The last time the Dutch installed a new monarch, exactly 33 years ago, it was a riot — literally. Protesters overran the streets not to greet their new Queen Beatrix, but to demand affordable housing. “Geen woning, geen kroning” — no accommodation, no coronation — they chanted. Today’s program of events marking the abdication of the Queen and the investiture as King of her son, Willem-Alexander, is unlikely to pass off without some protests. Dutch republican groups are encouraging supporters to wear white clothes or hang white sheets from their windows to dilute the “orange madness,” as throngs of their compatriots flood Amsterdam decked in the signature color of the royal House of Orange to celebrate its latest crowned head.
The scale of the celebration indicates two things that might seem contradictory: the first is that large numbers of Dutch really care about their monarchy — and opinion polls reinforce that impression, with up to three-quarters of the population declaring themselves in favor of the institution. The second is that the monarchy no longer matters enough to attract much hostility. Last year, parliament removed from the Queen her last remaining role in national politics — appointing representatives to help with the formation of coalitions after elections. The monarch’s job is now purely ceremonial, the Ribbon Cutter in Chief to a country, which, though in better shape than many other euro-zone economies, is in the grips of austerity measures, with unemployment at an 18-year high. This might not seem the best moment for expensive displays of pomp and ceremony.
Yet the cheering, orange-clad crowds suggest otherwise. The House of Orange and Europe’s other monarchies — reigning in Belgium, Britain, Denmark, Liechtenstein, Luxembourg, Monaco, Norway, Spain and Sweden — have proved surprisingly resilient. These royals are not immune to the changes that have helped erode trust in politicians and other pillars of the establishment — far from it. They have come under ever more scrutiny, their frolics photographed through long lenses and their accounts, in some countries, put under the microscope. They have often disappointed their subjects while delighting tabloid editors. Who can forget Britain’s long-running Charles and Diana soap opera? Belgian royals are still riding out the repercussions of a controversy involving Queen Fabiola, the widow of former King Baudouin, who allegedly sought to create a private fund to shield future bequests from her estate from taxes. In 2010 Sweden’s King Carl XVI Gustaf did not deny allegations in a biography of a past affair with Camilla Henemark, the lead singer of a band called Army of Lovers. “The book came to us quite late yesterday afternoon, and I have not had time to read it yet. I cannot review a book that I have not yet read,” he said. “I have seen a few of the headlines that have not been too nice. I’ve talked with my family and the Queen. We will turn the page and go on now, because as I understand, this is about things that happened a long time ago.”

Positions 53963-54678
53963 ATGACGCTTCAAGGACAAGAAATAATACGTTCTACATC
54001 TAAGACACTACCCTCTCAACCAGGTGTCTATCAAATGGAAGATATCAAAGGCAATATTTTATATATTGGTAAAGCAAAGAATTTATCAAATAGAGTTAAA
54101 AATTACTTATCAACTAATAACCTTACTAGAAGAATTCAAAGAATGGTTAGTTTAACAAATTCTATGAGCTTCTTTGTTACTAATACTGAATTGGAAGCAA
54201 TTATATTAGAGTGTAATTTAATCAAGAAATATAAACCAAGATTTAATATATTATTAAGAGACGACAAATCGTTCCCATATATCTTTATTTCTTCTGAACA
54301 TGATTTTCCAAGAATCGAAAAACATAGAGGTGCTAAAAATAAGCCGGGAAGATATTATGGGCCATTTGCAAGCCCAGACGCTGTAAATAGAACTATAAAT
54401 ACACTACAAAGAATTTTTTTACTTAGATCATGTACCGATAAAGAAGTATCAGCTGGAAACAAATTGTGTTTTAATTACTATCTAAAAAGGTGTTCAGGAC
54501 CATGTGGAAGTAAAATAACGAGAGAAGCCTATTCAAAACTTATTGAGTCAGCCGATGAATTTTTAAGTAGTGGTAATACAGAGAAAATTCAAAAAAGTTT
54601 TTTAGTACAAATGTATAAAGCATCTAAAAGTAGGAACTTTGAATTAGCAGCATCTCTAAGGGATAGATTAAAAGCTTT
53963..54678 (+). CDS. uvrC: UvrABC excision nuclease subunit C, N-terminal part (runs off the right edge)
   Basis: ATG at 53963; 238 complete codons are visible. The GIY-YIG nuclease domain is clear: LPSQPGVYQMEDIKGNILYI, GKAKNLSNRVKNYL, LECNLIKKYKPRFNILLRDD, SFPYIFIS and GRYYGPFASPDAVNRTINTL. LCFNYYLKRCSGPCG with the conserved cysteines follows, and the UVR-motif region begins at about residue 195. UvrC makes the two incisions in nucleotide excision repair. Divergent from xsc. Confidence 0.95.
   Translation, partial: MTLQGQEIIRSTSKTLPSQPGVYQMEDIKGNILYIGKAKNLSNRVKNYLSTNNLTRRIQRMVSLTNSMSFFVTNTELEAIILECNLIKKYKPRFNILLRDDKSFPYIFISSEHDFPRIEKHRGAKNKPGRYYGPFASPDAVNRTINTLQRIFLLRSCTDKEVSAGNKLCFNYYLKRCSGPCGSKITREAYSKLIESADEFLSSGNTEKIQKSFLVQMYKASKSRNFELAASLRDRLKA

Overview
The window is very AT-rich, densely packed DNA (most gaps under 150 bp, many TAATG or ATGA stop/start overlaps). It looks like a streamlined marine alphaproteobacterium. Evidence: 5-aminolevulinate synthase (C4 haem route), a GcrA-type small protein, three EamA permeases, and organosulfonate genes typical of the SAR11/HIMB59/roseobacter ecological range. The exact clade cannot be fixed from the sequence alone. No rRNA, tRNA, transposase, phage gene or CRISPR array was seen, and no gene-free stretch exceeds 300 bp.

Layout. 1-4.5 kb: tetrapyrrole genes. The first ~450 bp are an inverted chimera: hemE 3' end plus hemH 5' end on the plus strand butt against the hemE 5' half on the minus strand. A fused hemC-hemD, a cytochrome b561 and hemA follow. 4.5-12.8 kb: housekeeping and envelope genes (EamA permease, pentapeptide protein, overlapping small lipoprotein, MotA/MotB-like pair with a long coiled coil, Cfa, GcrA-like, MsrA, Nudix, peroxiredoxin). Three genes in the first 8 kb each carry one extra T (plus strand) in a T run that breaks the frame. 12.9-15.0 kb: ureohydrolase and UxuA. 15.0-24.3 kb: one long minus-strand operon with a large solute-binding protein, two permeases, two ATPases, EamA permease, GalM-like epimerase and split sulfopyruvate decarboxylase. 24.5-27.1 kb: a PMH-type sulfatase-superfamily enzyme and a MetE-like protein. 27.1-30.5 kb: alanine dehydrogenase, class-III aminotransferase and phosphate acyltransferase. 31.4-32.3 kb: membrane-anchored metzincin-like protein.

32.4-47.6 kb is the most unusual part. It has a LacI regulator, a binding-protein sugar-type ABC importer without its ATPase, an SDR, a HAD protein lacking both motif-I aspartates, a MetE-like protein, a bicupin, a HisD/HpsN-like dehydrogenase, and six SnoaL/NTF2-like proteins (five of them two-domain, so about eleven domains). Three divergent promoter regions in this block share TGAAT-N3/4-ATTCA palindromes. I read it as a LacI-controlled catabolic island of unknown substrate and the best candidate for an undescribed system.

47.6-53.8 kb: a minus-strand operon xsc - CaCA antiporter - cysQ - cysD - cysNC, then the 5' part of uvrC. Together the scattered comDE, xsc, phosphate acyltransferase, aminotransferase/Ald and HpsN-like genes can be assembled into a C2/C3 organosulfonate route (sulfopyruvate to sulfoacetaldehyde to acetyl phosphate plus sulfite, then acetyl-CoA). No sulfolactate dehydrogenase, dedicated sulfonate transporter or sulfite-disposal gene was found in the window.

The fall from grace of Spain’s King Juan Carlos I has been especially precipitous. As his country succumbed to a deep and gloomy economic crisis last year, the monarch evinced sympathy for the rising ranks of the hopelessly unemployed and then promptly departed on an expensive private safari to shoot big game in Botswana. His ill-judged trip came as the authorities looked into alleged corruption and tax fraud involving his son-in-law Iñaki Urdangarin, a probe that later extended to the King’s daughter, Urdangarin’s wife Princess Cristina. A poll published earlier this month in the Spanish newspaper El País laid bare the cumulative impact of these events: the King’s approval rating has slipped into the negative for the first time ever, at -11 points, with 53% of respondents disapproving of the way he carries out his duties.
That 43% still expressed approval for the King is probably a reflection of his historic role in helping steer Spain to democracy after the 1975 demise of military dictator Francisco Franco and his intervention in 1981 to halt a coup. Those, admittedly, are substantial contributions. Most royals find it harder to articulate what they bring to public life. “Even what is sometimes sarcastically called ribbon cutting can be meaningful,” said the Netherlands’ Willem-Alexander, discussing what he hopes to achieve as King in a Dutch TV interview given ahead of his accession.
Celebrities cut ribbons, open supermarkets and launch ships. But monarchs, when they do their jobs well — and that means steadily and quietly and avoiding the taint of scandal and venality as Willem-Alexander’s mom and Britain’s Queen Elizabeth and Denmark’s Queen Margrethe have all managed, over multiple decades — also provide a focus of national unity. Republicans argue that elected heads of state can and should fill that role. Yet trust in politicians continues to erode faster and further than in royalty. In Spain, Prince Felipe, Juan Carlos’ son and heir, remains comparatively popular; in El País’ poll, 61% approved of Felipe against 33% who did not. That contrasts with the 93% who disapproved of all politicians.
Across Europe and beyond, institutions that used to command trust — parliaments, police, religious leaders, and don’t even mention banks — have fallen into bad odor. Countries are locked in crises, not only of economics but identity. The Dutch garbing themselves in orange and heading to Amsterdam will be cheering not only the new King but enjoying an increasingly rare opportunity to cheer themselves.